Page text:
Class of '74

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 Ravi Bhavnani
Upon graduating from Campion, I had a vague notion that I wanted to study "science".  This was met with instant approval by my family, who cited several non-existent relatives who had achieved great success in the field.  One such relative had supposedly discovered gravity.  Another was rumored to have (single-handedly) invented the field of particle physics while juggling two part-time jobs.

The pressure to follow in their footsteps was immense.  I knew had only two options: (a) compete with thousands of kids (a lot smarter than me) and apply to IIT, or (b) not.

After pondering this life altering decision for precisely four minutes, I chose (b) and enrolled in the Inter Science program at Elphinstone College, where I spent several months honing my musical skills and discovering women.  After completing a B.Sc. in Physics, I began to pursue an M.Sc. because it seemed like the logical thing to do, but mostly because I had no other prospects.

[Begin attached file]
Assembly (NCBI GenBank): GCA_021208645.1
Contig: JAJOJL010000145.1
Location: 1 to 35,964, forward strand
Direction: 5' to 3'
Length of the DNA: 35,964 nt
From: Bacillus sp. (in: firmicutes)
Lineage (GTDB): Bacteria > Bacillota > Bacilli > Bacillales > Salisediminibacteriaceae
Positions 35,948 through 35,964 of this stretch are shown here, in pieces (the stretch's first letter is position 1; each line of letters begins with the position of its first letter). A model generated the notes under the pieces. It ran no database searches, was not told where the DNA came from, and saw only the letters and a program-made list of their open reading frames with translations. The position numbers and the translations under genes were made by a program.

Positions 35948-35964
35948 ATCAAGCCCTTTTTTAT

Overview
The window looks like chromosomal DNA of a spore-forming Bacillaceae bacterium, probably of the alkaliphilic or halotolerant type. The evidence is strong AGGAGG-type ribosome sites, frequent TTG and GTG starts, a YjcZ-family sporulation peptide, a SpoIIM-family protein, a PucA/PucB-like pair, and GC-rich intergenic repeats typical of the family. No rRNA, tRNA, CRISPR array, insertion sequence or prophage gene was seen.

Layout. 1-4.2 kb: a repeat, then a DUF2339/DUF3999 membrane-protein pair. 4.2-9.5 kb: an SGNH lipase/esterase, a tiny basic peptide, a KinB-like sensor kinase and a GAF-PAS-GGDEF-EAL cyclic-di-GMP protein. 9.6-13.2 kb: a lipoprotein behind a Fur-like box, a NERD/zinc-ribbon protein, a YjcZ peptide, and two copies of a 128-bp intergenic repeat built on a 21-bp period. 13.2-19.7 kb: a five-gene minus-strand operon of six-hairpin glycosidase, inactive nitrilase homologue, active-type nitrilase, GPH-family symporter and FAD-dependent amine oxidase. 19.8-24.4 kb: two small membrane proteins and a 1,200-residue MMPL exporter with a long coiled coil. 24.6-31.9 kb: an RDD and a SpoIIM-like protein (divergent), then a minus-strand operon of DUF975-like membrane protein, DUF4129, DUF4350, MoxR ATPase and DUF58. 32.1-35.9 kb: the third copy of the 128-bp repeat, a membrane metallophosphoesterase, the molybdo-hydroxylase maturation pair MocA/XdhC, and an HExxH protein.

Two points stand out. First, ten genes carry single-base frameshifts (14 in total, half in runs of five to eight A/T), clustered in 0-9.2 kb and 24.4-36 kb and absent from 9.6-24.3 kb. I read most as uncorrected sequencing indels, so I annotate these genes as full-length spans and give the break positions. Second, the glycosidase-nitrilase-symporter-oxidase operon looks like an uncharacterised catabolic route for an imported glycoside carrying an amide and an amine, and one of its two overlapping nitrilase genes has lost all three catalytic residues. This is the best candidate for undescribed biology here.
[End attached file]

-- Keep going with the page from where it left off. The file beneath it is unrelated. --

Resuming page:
In 1980, I was accepted into Virginia Tech's MS (Electrical Engineering) program.  It was here that I met my first computer (a Digital VAX-11/780) and realized that all I ever wanted to do in life was write software.  I switched my field of study (and eventually my university) and graduated summa cum laude with an MS (Computer Science) in 1984.

After teaching for a couple of years, I joined DEC's Artificial Intelligence Technology Center in 1987, where I helped develop expert systems (programs that try to solve "hard" problems by emulating the human reasoning process).  In 1994, I joined Eastman Kodak and was part of the team that built the company's first successful consumer imaging software product, Kodak Picture Disk.

Somewhere along the way, I fell in love (twice), almost married (once), and started my own company, Matrix Software.  In 2000, I left the world of large corporations for the world of start-ups.  Today, I work with a bunch of geeks from MIT at a really cool company called Endeca.  We build software that helps people find stuff.  Google hates us.  Our customers love us.  We wouldn't have it any other way!

In 2006, Microsoft recognized me as an MVP (thanks, Bill!), and again in 2007, thereby confirming that I have no life.

When I'm not working, I like building free software for ordinary folks (you can find my offerings here), writing technical articles, playing guitar and piano, and watching endless reruns of Cops and Jackass.

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